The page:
UBC Theses and Dissertations
Iron transport in two pathogenic Gram-negative bacteria Chan, Anson Chi-Kit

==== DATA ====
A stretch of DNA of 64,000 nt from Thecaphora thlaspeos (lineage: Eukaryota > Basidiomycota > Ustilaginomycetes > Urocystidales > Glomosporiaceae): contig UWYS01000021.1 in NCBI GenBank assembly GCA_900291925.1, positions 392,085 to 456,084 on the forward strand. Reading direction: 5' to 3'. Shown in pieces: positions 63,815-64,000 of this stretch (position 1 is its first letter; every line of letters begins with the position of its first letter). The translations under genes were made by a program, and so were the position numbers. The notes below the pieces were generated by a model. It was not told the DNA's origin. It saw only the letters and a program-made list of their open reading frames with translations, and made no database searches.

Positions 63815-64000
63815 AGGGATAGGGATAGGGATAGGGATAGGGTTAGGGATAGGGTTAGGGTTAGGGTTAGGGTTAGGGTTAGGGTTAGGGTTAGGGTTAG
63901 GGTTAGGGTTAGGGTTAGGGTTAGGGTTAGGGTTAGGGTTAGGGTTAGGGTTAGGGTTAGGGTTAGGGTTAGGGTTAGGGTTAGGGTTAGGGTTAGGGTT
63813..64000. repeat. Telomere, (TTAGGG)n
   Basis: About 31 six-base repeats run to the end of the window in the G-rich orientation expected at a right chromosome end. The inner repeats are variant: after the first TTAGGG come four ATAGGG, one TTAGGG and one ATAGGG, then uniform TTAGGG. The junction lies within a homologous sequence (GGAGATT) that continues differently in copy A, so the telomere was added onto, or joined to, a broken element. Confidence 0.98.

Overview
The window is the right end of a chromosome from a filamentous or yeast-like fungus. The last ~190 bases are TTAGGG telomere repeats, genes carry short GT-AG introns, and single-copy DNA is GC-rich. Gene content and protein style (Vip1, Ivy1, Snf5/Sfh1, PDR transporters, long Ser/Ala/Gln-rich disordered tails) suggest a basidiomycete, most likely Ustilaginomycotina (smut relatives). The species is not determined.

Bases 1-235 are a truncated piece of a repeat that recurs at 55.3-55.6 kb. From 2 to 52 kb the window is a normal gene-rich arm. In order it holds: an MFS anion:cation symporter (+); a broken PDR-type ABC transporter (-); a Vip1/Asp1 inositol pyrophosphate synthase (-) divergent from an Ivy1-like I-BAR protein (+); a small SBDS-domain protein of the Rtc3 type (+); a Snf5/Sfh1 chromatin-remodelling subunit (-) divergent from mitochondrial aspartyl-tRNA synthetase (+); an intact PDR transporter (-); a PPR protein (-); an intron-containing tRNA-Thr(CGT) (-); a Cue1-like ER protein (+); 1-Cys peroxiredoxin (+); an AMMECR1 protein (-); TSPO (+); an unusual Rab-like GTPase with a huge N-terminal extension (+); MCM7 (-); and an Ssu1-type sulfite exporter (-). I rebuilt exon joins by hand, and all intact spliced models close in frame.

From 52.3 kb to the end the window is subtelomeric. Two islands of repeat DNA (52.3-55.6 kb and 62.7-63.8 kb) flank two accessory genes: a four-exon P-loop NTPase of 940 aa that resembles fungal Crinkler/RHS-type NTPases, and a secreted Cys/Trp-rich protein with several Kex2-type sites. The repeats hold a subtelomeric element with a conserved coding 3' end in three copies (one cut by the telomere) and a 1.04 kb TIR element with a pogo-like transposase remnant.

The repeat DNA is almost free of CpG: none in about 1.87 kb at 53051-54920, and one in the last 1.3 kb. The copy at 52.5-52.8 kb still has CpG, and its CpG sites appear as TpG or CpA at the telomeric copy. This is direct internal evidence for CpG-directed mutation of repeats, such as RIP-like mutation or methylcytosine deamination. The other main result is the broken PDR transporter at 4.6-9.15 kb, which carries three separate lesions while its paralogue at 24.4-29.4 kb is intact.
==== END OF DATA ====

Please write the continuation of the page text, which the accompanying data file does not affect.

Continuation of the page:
Campylobacter jejuni and Escherichia coli strain F11 are two Gram-negative pathogens with a versatile armament of iron uptake systems to cope with the fluctuating host nutrient environment. Our current understanding of Gram-negative iron uptake systems focuses heavily on a prototypical scheme involving a TonB-dependent outer membrane receptor and an ABC transporter, with little knowledge on systems that do not fall neatly into this paradigm. The primary focus of this thesis is the characterization of three such atypical iron uptake proteins from C. jejuni (ChaN and P19) and pathogenic E. coli (FetP). C. jejuni ChaN is a 30 kDa, iron-regulated lipoprotein hypothesized to be involved in iron uptake. The crystal structure of ChaN reveals that it can bind two cofacial heme groups in a pocket formed by a ChaN dimer. Each heme iron is coordinated by a single tyrosine from one monomer and the propionate groups are hydrogen bonded by a histidine and a lysine from the other monomer. Analytical ultracentrifugation studies demonstrate heme-dependent dimerization in solution. Cell fractionation of C. jejuni shows that ChaN is localized to the outer membrane. Based on these findings, the predicted in vivo role of ChaN in iron uptake is discussed. C. jejuni cFtr1-P19 and E. coli FetMP are homologous iron-regulated systems also proposed to be iron transporters. Through growth studies in both organisms, we show that P19 and FetMP are required for optimal growth under iron-limited conditions. Furthermore, metal binding analysis demonstrates that recombinant P19 and FetP bind both copper and iron. Dimerization of P19 is shown to be metal dependent in vitro and is detected in vivo by cross-linking. Through x-ray crystallography, we have determined the structures of P19 and FetP with various metals bound, thus revealing the locations of the highly conserved copper and iron binding sites. Additionally, the crystal structure of FetP reveals two copper positions in each binding site that is likely functionally important. Through mutagenesis, residues contributing to the alternative copper positions were identified. Together, these studies provide insight into the mechanism of iron transport by the two systems and allow for the development of functional models.
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